When a poor, paralytic man was brought to Jesus, He said to the man:

Friend, your sins are forgiven.” Then Jesus healed the man.

When Jesus talked to the religious fundamentalists He said:

“You religiously give your ten percent, but you have neglected the more important matters of the law: justice, mercy, and faithfulness. You should have practiced the latter, without neglecting the former.”

When Jesus took the time to ask a woman, who was a social outcast and racially persecuted, for a drink, He said to her:

Whoever drinks the water I give will never thirst. Indeed, the water I give will become a spring of living water welling up to eternal life.”

When Jesus talked to the strict, religious people He said:

“You are like whitewashed tombs, which look beautiful on the outside but on the inside are full of the bones of the dead and everything unclean. In the same way, on the outside you appear to people as righteous but on the inside you are full of hypocrisy and wickedness.”

My desire is to follow Jesus each day in the way I forgive, touch, heal, reach, cleanse, embrace, and love. If I fail in this attempt while becoming a good, conservative, church-going, religious person then it is clear to me from Jesus’ own words that I have left the path of His footsteps and have failed miserably in my quest.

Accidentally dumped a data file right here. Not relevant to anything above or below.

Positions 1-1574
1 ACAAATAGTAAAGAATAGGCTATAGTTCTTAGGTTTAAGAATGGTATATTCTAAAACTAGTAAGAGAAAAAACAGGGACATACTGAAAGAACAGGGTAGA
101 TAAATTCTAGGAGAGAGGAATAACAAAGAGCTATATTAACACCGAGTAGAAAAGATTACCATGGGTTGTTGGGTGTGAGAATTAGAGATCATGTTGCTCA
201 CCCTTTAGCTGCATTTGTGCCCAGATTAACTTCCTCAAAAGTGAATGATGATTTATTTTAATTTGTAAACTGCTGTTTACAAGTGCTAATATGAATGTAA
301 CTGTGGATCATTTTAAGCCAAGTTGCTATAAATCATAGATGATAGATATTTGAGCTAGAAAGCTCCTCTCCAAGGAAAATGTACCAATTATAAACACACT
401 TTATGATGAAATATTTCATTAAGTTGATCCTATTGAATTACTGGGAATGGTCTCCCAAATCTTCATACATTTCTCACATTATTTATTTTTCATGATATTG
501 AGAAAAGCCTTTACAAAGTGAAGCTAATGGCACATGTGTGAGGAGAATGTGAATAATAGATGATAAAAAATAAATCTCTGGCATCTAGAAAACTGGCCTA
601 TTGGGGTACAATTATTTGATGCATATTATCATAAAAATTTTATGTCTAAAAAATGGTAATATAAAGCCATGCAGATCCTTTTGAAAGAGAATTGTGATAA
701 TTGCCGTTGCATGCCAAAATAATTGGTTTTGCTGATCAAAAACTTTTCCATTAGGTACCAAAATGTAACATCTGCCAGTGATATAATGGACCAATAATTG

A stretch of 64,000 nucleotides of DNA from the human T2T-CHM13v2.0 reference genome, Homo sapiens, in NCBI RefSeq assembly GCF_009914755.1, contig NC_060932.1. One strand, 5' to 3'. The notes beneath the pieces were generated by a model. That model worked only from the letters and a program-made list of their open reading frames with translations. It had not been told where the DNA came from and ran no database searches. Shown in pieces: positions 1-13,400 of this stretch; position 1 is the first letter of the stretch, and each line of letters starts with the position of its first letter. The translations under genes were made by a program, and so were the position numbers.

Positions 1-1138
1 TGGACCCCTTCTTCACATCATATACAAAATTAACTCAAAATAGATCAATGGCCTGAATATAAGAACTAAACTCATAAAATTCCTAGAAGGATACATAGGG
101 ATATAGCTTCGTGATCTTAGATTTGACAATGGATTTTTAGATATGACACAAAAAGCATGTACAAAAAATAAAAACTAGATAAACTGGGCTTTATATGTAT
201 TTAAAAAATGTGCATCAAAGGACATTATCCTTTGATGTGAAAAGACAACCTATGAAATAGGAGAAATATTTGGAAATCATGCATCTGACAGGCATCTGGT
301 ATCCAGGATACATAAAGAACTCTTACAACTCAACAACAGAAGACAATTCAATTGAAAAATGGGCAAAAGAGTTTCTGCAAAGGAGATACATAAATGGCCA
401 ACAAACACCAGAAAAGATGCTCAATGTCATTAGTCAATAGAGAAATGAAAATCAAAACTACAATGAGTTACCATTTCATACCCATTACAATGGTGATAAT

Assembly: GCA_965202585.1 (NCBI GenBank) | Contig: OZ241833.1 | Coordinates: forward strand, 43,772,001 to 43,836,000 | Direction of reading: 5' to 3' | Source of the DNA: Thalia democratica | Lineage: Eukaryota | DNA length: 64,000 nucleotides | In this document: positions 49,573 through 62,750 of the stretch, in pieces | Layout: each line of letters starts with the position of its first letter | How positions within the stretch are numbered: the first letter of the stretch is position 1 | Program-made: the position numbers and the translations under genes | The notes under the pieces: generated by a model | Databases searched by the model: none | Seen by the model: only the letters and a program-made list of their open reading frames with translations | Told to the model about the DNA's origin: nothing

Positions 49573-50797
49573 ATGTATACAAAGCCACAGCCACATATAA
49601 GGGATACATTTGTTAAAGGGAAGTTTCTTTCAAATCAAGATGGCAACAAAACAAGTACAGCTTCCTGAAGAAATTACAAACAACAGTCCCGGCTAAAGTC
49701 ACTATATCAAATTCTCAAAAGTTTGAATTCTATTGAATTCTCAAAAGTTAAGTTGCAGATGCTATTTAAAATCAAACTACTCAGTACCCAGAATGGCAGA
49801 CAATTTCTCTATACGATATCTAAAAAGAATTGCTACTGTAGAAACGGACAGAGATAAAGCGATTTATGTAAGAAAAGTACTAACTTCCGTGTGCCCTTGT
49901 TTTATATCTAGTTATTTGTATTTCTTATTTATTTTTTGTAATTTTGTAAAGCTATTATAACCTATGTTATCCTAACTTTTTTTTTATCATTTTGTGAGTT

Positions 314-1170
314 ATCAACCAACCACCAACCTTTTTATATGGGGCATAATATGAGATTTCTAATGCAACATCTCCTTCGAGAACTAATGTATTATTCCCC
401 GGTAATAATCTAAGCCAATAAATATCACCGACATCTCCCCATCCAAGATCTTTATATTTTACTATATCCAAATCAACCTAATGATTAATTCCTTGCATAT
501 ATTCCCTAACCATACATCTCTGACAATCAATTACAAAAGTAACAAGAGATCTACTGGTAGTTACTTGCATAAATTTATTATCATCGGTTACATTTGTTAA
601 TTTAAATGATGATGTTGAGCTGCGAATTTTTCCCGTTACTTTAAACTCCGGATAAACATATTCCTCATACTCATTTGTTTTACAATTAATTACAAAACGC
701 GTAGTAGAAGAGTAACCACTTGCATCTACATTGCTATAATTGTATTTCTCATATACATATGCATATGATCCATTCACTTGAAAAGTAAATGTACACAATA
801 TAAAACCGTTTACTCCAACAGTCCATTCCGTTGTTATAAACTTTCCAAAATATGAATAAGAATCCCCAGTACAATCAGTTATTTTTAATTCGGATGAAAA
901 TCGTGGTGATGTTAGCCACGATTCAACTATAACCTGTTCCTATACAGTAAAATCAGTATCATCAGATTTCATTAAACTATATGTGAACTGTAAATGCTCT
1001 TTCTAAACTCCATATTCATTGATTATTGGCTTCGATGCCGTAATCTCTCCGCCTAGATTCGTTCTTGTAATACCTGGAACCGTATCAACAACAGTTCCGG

So, when I hear people refer to me as a “religious” person, I’ll confess that my heart sinks. I know they may not mean it the way that I receive it, but still. Religious is not the goal. Love is the goal. So, at the moment I hear someone calling me religious, I silently ask God to forgive me for being religious. Then I quietly ask Him to help me be more like Jesus.

Featured Photo: Christ forgives the woman caught in adultery by Boucher (French). From the Met Collection. Public Domain.